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If In-N-Out Can Pay (a Lot) More Than Minimum Wage, Why Can’t McDonald’s?

Eric Justian
| Wednesday February 19th, 2014 | 4 Comments

In-N-OutHere’s an interesting point about corporate social responsibility: Major companies can choose to lead the charge, or if they neglect to do so for too long, the democratic process may step in and do so for them on terms the companies may not particularly like. Right or wrong, this is the situation faced by many low-wage employers in the U.S. following President Barack Obama’s call to raise the minimum wage.

There are, however, examples of fast food and retail companies out there that strive to pay a fair wage. And they show that companies can indeed pay more and do well. In-N-Out Burger, a fast food chain in California and the Southwest, starts its employees off at a wage of $10.50 an hour. Moo Cluck Moo, a small fast food chain based in Canton, Mich., starts employees out at $12 an hour and ratchets up the pay to $15 an hour after 60 days. So what about McDonald’s? Or Burger King? Or Long John Silver’s for that matter?

Labor Secretary Thomas Perez makes a good point. If In-N-Out Burger can do it–remain profitable and still provide what has arguably been deemed a superior product–why can’t McDonald’s? Say’s Perez, “I find it a remarkable notion that McDonald’s can’t afford to pay an increase in the minimum wage but In-N-Out Burger can.”

I contacted the McDonald’s media department about this issue a couple times, but unfortunately got no response.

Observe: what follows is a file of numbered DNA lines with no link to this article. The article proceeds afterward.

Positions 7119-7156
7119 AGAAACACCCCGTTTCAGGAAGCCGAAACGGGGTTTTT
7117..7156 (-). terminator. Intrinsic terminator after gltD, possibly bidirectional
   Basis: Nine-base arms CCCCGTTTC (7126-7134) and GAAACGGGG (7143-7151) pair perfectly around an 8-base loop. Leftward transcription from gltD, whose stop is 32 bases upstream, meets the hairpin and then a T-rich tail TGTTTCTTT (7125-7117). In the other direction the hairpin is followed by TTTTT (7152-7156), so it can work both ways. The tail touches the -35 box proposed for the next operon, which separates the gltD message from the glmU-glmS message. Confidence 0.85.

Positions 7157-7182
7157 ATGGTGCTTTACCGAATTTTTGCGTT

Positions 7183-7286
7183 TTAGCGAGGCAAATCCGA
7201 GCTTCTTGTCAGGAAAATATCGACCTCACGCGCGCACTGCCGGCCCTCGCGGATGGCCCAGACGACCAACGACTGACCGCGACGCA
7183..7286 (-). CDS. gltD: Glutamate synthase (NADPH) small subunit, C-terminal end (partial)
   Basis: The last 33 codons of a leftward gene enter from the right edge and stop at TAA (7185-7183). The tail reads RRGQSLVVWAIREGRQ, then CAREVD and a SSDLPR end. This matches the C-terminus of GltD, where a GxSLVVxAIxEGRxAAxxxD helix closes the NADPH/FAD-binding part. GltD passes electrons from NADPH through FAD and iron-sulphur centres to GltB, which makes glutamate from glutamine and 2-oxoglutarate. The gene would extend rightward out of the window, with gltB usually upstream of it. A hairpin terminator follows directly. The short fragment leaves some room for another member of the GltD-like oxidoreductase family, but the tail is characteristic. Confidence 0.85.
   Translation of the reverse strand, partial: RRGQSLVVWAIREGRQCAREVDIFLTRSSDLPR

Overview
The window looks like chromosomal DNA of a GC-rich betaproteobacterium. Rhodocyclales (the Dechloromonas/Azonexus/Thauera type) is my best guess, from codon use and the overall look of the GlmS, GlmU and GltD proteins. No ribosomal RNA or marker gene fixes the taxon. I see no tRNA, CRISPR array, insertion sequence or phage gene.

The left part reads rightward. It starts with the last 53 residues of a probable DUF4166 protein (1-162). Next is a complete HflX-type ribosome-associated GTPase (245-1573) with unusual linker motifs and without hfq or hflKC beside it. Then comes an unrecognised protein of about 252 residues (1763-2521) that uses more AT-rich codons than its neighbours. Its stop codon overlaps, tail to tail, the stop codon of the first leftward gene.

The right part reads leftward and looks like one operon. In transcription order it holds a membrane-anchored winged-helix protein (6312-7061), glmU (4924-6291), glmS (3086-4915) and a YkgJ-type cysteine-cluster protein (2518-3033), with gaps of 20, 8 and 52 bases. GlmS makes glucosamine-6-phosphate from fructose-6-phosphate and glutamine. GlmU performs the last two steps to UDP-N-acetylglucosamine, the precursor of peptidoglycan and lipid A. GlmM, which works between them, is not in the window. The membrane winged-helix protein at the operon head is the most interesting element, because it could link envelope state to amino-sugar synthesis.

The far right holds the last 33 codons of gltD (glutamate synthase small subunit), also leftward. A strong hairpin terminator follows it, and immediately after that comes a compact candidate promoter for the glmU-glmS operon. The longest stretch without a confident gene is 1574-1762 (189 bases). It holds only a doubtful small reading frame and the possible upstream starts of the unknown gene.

In January, during the State of the Union Address, President Obama asked to raise the minimum wage to $10.10 per hour, saying: “Today the federal minimum wage is worth about 20 percent less than it was when Ronald Reagan first stood here. And Tom Harkin and George Miller have a bill to fix that by lifting the minimum wage to $10.10.”

Since then Labor Secretary Perez has been touring the nation, campaign-style, making the president’s case and raising support for an increase in the minimum wage. He’s been visiting places like an ACE Hardware store in the Washington, D.C. area where associates make $13 per hour, which is about $5 more per hour than the D.C. minimum wage. There’s plenty of precedent for a higher wage coupled with success.

So here’s where it gets complicated. The Congressional Budget Office recently released its report on the effects of an increased minimum wage. The good news is, about a million people will be lifted out of poverty and 16.5 million low-wage Americans would see their household incomes increase. The bad news is, half a million low-wage earners could lose their jobs. Basically, a lot of people will see their household incomes rise by a lot, while a smaller number of households will see their incomes fall. This falls in line with what Brian Parker, co-founder of the restaurant Moo Cluck Moo has to say: “Instead of having a dozen people standing around during downtime, we have three or four. And during that time they are cleaning and prepping food…We have designed our restaurants to run efficiently and pay people more.”

Mr. Parker, while paying his employees almost twice the minimum wage, also points out that he’d prefer for the government not to mandate a higher minimum wage. Perhaps if there were more companies like Mr. Parker’s, the government wouldn’t have to.

Image Credit:  jbcurio: Source


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  • http://www.triplepundit.com Nick Aster

    Great reporting on this one! It really does bother me when a company that *can* share more of its profits with employees chooses not to.

  • Anon

    But isn’t interesting In and Out Burger paid about 33 percent over minimum wage in the early nineties and now only pays 20 percent over, doesn’t this mean that the current trend is to make you feel like you are getting paid more even if you aren’t.

    • Eric Justian

      Maybe we should increase the minimum wage to the same level so they pay 0% over.

  • Bieber before hos

    I no longer eat at McDonolds, and neither should you. The best way to fix this is simply refuse to buy from a company that doesn’t place it’s workers needs as its core value.